—————-
from OFI’s ADD Coach Training Program reference materials, written by founder
Madelyn Griffith-Haynie, CMC, MCC, SCAC; ©1994, 2006, 2011, all rights reserved.

 And the Solution  .  .  .   

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ADD in the Spirit Resource List


Peggy Ramundo and I promised we would post The ADD in the Spirit Coach Training Resource List so that it would be available to prospective students online.  We decided to make it available for anyone interested.
(Feel free to pass it on in any format — source credit appreciated) You can also find a slightly more abbreviated version in the ACO 2012 Conference Binder with our speaker materials. 

The ADD in the Spirit Resource List:
Books, Blogs, and Web Sites

from Madelyn Griffith-Haynie, CTP, CMC, ACT, MCC, SCAC
and Peggy Ramundo, 
BS, A.C.T., STCL, DT, SCAC
In support of The ADD in the Spirit Coach Training Program Series



ADD in the Spirit Coach Training
Required Reading List


  • Coaching with Spirit, Teri-E Belf
  • Financial Spirituality, Bill Rowland
  • How Can I Help? Ram Dass and Paul Gorman
  • Organizing for the Spirit, Sunny Schlenger
  • Making Peace with the Things in Your Life, Cindy Glovinsky
  • The ADHD Effect on Marriage, Melissa Orlov
  • You Mean I’m Not Lazy, Stupid, or Crazy?! 2nd Edition,
    Kate Kelly and Peggy Ramundo

Is Your Child on the TEAM?


TEAMS: A New ADHD Treatment for Preschoolers

Guestpost from David Rabiner, Ph.D.
Associate Research ProfessorDept. of Psychology & Neuroscience, Duke University
ATTENTION RESEARCH UPDATE – April 2012

=====================================================================================
I have been a huge fan of Dr. David Rabiner’s ATTENTION RESEARCH UPDATE since its inception in 1997. Not only do I count on his comprehensive, plain-English explanations of up-to-date research trends and developments as key resources in my drive to keep my information base current,  I also archive them for future reference.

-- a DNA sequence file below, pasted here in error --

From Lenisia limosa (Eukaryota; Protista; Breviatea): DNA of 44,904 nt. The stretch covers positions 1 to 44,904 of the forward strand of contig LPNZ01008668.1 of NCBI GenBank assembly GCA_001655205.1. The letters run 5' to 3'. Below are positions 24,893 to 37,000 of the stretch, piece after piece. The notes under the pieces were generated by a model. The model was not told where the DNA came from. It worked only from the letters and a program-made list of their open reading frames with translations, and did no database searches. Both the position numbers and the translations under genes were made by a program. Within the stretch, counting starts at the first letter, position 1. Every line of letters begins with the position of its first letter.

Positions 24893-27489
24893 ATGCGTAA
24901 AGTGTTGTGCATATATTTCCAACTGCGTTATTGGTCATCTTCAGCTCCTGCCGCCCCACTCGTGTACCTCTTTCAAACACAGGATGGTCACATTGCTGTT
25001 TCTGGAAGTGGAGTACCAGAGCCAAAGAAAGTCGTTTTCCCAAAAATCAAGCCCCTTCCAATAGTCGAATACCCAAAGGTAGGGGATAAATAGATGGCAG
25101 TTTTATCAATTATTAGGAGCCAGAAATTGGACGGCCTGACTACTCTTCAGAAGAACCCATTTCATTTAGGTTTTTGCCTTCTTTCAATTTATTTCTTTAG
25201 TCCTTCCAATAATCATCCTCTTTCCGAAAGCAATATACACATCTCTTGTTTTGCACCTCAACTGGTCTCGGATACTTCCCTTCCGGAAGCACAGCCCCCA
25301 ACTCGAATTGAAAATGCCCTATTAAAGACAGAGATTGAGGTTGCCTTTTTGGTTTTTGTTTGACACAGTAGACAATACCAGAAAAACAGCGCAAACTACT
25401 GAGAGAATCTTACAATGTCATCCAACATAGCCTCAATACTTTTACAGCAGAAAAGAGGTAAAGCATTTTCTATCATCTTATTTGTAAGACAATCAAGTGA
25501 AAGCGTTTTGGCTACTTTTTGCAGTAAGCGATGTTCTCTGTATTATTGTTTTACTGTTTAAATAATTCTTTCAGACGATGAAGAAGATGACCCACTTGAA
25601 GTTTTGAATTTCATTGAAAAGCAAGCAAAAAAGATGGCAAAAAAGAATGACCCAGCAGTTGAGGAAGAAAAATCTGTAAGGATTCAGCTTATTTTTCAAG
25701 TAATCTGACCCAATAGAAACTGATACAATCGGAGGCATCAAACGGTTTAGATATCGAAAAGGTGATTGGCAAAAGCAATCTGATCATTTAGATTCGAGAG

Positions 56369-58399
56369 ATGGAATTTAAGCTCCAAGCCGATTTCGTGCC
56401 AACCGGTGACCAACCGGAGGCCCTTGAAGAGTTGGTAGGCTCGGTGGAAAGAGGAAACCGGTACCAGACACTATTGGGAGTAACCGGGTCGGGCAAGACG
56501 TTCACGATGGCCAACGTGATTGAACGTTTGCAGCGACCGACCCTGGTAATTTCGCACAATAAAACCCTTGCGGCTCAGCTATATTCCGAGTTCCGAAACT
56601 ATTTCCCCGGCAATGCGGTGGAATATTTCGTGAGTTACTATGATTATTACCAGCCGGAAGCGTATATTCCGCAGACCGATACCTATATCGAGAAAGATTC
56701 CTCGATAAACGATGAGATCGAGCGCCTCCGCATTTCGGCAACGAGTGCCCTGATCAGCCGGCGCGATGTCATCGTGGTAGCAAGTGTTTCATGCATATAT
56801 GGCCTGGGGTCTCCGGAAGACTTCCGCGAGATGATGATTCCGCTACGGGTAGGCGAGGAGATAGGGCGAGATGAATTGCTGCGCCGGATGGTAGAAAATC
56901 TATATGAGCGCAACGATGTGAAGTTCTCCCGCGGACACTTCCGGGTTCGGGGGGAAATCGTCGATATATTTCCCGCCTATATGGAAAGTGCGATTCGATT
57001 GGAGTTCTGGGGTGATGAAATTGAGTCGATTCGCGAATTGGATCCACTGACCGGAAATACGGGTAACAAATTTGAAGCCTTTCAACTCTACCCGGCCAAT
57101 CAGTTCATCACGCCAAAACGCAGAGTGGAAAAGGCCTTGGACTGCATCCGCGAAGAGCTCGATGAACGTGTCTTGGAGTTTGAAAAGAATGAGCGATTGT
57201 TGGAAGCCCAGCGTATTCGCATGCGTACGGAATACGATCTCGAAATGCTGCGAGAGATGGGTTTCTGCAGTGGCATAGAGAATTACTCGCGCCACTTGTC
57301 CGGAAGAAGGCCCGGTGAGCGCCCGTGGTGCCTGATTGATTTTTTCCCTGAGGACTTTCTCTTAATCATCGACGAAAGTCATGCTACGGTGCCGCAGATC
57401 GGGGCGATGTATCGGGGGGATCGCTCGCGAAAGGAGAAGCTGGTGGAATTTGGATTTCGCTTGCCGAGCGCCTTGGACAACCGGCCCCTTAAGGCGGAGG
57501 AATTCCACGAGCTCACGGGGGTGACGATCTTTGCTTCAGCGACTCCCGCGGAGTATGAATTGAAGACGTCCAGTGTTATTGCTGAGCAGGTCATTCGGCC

For those who aren’t already among the over 40,000 people currently subscribed (sponsored now by CogMed, so no longer a charge to you), at the conclusion of this post I tell you how to get your own monthly copy in your very own email box.

I urge any professional working with individuals on the Attentional Spectrum — whether teachers, counselors, coaches, therapists or physicans — to sign yourself up the second you see those instructions, before it falls through the cracks.  (Parents and ADDers themselves can benefit too!)

Madelyn Griffith-Haynie, CTP, CMC, A.C.T, MCC, SCAC
=====================================================================================

TEAM Training

In this month’s issue of Attention Research Update I review a recently published study that examined a new intervention for preschool children with ADHD called TEAMSTraining Executive, Attention, and Motor Skills.

The premise of this interesting and important study is that through regular parent-child engagement in games designed to exercise important neurocognitive skills, it may be possible to affect enduring reductions in core ADHD symptoms.

Thus, in contrast to current evidence-based interventions like medication treatment and behavior therapy, the goal of TEAMS is to produce more fundamental and enduring change.